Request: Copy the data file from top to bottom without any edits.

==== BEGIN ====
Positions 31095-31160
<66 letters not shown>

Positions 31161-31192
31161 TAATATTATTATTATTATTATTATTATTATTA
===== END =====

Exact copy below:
Positions 31095-31160
<66 letters not shown>

Positions 31161-31192
31161 TAATATTATTATTATTATTATTATTATTATTA